farmer (minimum and maximum observed values) or from the 1st and 99th percentiles of the 287

distributions characterizing their variability. 288

Once the ranges of variation of the different input factors were characterized, their indices 289

were computed according to the following procedure. Two matrices A and B of N lines 290

corresponding to the N simulation runs (N=5.104) and k columns corresponding to the k 291


studied factors (k=35) were generated using the LHS method as a space filing design. The 292

matrices A and B were filled with respect to the range of variation of each factor (Table 3) 293

and the model was run on each row of the two matrices to provide the response vectors YA and


YB. Then, k matrices Ci, i=1,…,k, were generated, containing all the columns of matrix B


except the ith column which was replaced by the ith column of matrix A, and the global model 296

was run again to provide the vectors YCi. Finally, the first order indices, Si, and total effect


indices, Sti, were calculated according to the following formula (40):

298 299 300 301 302 303 with

= = N u u B u A N u u A Y Y N g Y N f 1 ) ( ) ( 0 1 ) ( 0 1 1 304

The bootstrap method (18) was used to assess the confidence intervals of these indices 305

through reliable estimates without additional computational effort (6). Values obtained for the 306

response vectors were sampled with replacement for 104 bootstrap replicates, and, for each


replicate, the indices Si and Sti were calculated, leading to a bootstrap estimate of the


distribution of the sensitivity indices. The 95% confidence intervals of the indices were thus 309

defined using the 5th and 95th percentiles and were used to identify the most important factors


as those for which the total effect indices were significantly different from 0. 311

QMRA applied to L. monocytogenes in raw goat’s milk cheese – Scenario analysis. 312

The effect of some variables in the exposure assessment model was assessed using simulation 313

scenarios to provide valuable information on possible ways of reducing the concentration of 314 2 0 1 ) ( ) ( 0 1 ) ( ) ( 1 1 f Y Y N g Y Y N S N u u A u A N u u i C u A i − − =

= = 2 0 1 ) ( ) ( 2 0 1 ) ( ) ( 1 1 1 f Y Y N f Y Y N St N u u A u A N u u i C u B i − − − =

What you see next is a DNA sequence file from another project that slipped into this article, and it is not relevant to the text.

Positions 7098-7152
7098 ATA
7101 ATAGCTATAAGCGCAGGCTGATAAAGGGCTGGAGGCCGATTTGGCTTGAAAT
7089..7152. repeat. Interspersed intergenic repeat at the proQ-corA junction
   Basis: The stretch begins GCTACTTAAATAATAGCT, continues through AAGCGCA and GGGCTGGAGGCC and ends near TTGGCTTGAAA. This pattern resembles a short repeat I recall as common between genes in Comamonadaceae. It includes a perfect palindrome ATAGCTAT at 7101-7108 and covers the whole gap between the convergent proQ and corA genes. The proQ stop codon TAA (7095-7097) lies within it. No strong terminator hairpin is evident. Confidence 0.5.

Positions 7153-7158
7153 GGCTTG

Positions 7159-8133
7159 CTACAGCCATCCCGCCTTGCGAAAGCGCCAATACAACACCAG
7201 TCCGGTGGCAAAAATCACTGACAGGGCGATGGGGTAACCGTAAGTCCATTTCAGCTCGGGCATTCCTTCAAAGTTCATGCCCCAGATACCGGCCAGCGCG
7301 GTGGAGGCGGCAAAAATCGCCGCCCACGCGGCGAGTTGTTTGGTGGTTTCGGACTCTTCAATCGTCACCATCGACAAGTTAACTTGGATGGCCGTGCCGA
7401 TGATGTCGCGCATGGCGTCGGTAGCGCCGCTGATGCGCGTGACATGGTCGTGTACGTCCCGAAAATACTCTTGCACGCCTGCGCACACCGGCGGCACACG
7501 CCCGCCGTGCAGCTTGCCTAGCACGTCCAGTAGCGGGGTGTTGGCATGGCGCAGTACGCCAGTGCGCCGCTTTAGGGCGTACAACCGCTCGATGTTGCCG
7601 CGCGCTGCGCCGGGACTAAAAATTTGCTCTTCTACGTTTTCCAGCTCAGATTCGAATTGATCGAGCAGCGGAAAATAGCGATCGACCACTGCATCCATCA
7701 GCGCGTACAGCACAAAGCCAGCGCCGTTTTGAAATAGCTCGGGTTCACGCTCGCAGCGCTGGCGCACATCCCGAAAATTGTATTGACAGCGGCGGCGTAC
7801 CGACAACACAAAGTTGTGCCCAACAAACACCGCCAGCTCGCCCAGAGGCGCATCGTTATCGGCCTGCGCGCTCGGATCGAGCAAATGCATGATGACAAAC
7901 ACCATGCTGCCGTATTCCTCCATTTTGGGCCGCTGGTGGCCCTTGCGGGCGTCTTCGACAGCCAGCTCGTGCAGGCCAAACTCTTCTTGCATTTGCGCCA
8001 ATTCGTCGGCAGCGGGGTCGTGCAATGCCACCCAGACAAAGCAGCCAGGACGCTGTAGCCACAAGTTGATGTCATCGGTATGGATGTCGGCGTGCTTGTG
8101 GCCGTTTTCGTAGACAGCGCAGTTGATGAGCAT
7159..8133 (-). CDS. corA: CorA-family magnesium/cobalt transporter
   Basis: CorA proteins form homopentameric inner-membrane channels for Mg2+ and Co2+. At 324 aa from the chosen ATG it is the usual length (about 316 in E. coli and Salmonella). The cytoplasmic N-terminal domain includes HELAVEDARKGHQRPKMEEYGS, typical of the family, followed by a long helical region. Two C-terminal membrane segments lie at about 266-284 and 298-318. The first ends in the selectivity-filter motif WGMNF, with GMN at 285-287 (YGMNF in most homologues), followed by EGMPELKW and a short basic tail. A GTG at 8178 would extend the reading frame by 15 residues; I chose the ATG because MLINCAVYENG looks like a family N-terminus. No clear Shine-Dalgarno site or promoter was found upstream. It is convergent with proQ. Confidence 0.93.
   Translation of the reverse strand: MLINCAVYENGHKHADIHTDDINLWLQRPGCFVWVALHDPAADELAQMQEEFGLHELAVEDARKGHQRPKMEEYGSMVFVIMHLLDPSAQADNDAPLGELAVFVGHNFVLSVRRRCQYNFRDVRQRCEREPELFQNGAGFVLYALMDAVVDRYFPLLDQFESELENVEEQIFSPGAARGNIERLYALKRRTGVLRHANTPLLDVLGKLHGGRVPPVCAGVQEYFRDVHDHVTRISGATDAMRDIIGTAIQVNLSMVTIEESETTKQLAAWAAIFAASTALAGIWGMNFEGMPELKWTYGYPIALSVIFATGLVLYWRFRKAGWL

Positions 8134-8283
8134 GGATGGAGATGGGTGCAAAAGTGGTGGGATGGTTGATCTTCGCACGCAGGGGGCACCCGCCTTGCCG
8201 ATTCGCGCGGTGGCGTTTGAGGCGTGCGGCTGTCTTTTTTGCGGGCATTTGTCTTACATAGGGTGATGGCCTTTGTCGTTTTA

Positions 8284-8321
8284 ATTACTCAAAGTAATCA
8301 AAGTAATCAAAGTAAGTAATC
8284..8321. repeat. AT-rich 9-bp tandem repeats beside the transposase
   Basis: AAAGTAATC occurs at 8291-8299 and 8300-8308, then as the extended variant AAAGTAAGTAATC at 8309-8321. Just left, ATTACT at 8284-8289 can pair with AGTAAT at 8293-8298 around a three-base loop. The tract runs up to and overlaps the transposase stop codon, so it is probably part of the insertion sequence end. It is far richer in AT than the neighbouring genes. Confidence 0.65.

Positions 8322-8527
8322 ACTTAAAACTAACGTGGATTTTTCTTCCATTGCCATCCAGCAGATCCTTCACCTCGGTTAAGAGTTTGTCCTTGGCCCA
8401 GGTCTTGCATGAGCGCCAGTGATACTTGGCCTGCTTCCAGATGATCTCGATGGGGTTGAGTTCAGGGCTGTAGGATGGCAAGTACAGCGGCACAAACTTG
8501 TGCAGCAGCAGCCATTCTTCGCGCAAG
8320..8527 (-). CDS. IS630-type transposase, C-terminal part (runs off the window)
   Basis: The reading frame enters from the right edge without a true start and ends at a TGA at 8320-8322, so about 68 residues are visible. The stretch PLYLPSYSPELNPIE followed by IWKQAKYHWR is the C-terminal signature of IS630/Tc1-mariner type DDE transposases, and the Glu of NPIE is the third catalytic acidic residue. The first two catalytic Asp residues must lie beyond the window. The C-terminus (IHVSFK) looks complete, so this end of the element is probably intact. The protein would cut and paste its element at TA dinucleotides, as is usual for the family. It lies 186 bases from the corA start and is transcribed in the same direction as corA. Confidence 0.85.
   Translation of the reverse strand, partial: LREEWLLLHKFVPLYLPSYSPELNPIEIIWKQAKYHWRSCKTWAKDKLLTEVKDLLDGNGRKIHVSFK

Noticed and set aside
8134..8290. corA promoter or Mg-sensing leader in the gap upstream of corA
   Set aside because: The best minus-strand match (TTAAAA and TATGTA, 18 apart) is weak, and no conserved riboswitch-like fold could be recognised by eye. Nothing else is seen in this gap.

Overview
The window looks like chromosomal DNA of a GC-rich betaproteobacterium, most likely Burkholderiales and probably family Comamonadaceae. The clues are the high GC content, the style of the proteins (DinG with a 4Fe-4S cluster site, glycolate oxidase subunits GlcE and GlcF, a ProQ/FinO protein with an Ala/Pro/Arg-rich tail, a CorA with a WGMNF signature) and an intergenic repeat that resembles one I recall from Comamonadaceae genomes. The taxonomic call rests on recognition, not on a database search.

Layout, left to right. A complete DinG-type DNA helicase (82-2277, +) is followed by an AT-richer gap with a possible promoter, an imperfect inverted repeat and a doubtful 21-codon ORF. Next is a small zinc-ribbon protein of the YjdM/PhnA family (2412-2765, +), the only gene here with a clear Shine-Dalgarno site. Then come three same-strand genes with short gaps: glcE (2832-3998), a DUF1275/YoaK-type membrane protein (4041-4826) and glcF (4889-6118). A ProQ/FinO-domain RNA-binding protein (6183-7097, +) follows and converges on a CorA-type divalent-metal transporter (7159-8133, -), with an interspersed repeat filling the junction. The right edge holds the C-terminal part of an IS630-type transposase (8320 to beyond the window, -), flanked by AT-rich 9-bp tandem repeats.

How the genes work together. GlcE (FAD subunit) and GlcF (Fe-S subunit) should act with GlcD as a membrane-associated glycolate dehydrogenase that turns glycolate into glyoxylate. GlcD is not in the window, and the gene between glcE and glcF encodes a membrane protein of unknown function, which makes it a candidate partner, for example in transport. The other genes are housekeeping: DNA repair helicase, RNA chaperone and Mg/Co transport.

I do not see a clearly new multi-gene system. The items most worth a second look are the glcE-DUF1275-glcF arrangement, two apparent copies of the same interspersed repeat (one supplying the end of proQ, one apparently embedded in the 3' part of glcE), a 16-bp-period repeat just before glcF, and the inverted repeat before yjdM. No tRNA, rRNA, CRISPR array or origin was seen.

= = Equation 6


pathogens in a final serving (17, 48). This assessment was achieved by selecting various 315

combinations of input variables. 316

This procedure is commonly known as a “what if scenario” (49). In the present study, a 317

first run of the model without modifications was performed to provide the baseline results of 318

the selected outputs. Three scenarios were tested in order to look for ways of reducing the 319

risk, and one worst-case scenario was tested to assess the magnitude of the risk increase in 320

such a case: 321

• Scenario 1: Install a heat exchanger plate to obtain a temperature of 7 °C directly after 322

milking and maintain a constant temperature during the overnight storage. 323

• Scenario 2: Reduce pH by 0.5 units at the start of adjunction of ferment and rennet. This 324

could be achieved, for example, by adjunction of a common food acid such as lactic acid 325

or glucono delta lactone. 326

• Scenario 3: Increase efforts during production by combining Scenarios 1 and 2. 327

• Scenario 4: Two shedder goats in the herd each excreting the same amount of 328

L. monocytogenes as the goat on the farm studied. 329

Decontamination treatments, such as pasteurization, are not considered to respect the 330

initial characteristics of the product. The results are displayed as the concentration of 331

L. monocytogenes in a cheese serving. 332



Alert investigations. Table 4 summarizes the information in relation to the anamnesis of 334

the case. 335

The serotyping results of the first external laboratory showed that the strain isolated from the 336